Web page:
Oman is rolling out a new investment strategy that will pave the way for state-owned energy companies funding their own projects to relieve the government from the pressure of paying for multi-billion rial ventures.
The strategy will execute new structural reform needed to narrow the disparity between fiscal spending and revenues. It is a bold move that would see the government going through a radical mix of monetary and fiscal stimulus to straighten out its finances in hard times.
The budget shift, which is expected be implemented along with the 2017 fiscal plans, would see a drop in spending and eventually result in a huge reduction in deficit.
Leading the way is the Sultanate’s main oil producer, Petroleum Development Oman (PDO), which has already successfully raised a $4 billion loan from international financing institutions. PDO, which plans to invest a total of $20 billion in the next five years for its oil and gas projects, has started the trend and is set to continue in the same self-sufficient mode for all of its financing needs in the future.
Next in the self-financing scenario to stop reliance on government funding is the Oman-Iran pipeline project. The Sultanate will pay for half of this ambitious project, with the rest being shouldered by the Iranians. But Oman would again not rely on financing from the Ministry of Finance. The self-funding project, estimated to cost $60 billion on completion, would raise its own funds from international banks and operate independently. The two examples would spread further to other state-run energy companies. Oman Oil Refineries and Petroleum Industries Company (ORPIC), which runs the two refineries in Muscat and Sohar, could well follow the same footsteps to fund the refinery in Duqm.
The generation of electricity is another candidate, which would relieve the huge financing burden of financing a non-profitable operation. Oman LNG would follow suit to wrap up the main catalysts of the energy sector from draining the government economy.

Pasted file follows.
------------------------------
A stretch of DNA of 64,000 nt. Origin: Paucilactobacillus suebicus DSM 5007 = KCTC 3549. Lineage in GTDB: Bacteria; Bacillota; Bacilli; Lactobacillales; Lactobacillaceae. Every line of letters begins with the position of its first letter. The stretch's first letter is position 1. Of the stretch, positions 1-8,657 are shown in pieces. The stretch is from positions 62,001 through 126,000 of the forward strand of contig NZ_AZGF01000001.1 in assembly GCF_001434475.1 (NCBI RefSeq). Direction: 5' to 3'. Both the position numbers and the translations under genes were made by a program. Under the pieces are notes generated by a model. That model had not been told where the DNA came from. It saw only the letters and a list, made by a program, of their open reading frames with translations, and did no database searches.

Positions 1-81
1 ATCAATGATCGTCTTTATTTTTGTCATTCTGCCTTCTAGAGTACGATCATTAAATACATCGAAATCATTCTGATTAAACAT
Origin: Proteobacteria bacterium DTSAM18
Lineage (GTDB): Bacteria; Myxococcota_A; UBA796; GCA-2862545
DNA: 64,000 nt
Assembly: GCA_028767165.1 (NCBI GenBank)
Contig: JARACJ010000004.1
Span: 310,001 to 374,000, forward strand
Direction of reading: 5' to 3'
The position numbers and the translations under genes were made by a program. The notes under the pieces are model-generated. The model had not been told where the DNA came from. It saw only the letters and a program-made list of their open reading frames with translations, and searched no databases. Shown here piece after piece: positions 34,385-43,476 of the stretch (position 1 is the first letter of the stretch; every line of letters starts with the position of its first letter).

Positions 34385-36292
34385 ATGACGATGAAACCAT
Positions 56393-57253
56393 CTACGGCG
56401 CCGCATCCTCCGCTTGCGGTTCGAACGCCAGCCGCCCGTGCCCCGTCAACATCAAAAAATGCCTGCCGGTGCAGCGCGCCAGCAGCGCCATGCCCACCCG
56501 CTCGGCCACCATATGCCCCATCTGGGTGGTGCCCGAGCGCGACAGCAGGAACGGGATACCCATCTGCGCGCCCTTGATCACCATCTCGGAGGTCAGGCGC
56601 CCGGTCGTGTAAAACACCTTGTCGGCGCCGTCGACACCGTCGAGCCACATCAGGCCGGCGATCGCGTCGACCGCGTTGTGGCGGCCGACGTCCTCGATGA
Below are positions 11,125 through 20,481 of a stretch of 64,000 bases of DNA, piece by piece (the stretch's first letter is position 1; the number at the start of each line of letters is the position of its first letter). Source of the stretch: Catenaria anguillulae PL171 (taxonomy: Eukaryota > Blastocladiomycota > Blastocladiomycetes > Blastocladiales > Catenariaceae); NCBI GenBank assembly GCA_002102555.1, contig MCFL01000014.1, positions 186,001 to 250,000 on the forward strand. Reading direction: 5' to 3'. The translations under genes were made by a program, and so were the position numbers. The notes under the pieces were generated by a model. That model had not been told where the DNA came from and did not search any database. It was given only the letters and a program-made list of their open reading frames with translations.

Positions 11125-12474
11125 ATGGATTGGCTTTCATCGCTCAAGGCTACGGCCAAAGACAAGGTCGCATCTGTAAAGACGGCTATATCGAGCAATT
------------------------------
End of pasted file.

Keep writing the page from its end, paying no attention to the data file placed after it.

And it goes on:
A step in the right direction
The State’s initiatives of self-funding schemes in the energy sector may be in their infancy, but it is a step in the right direction to fix the economy that may well face deeper problems of stagnant growth if not rectified now.
The government’s gravy train is no longer oozing with rewards the way it was in the past. This will not be a drastic shift, but a far reaching out that could go hand in hand with the expansion of the Gross Domestic Product (GDP). Not to mention the creation of jobs from the spinoff of self-financing companies.
PDO and the Oman-Iran pipeline ventures should serve as a beacon light for better management of the government’s finances and relieve it from allocating huge budgets for projects that can use independent channels to raise money. This way, the usual fiscal spending can concentrate on the infrastructure and essential sectors, such as education and health.
But self-financing schemes could well be the future of all sectors, not just limited to energy companies. Transportation is a growing industry in many countries, but it has not caught up yet in the Sultanate. A new dynamic of a self-funding state company could serve well to kick start the local transportation system that depends heavily on vehicles on the highways. An alternative method for transporting passengers in the cities and towns is badly needed to impart a multitude of advantages.
State-owned companies managing their own finances have other advantages.
The schemes would offer better business transparency and efficiency, along with greater diversity than exists in the present operations that entirely depend on government funding. It will cut down bureaucracy and offer the private sector a greater advantage in winning contracts much more effectively than in the current environment.
It will also put the state-owned companies in the self-financing scheme on the path for future privatisation to liberalise the economy, as well as attract foreign investments.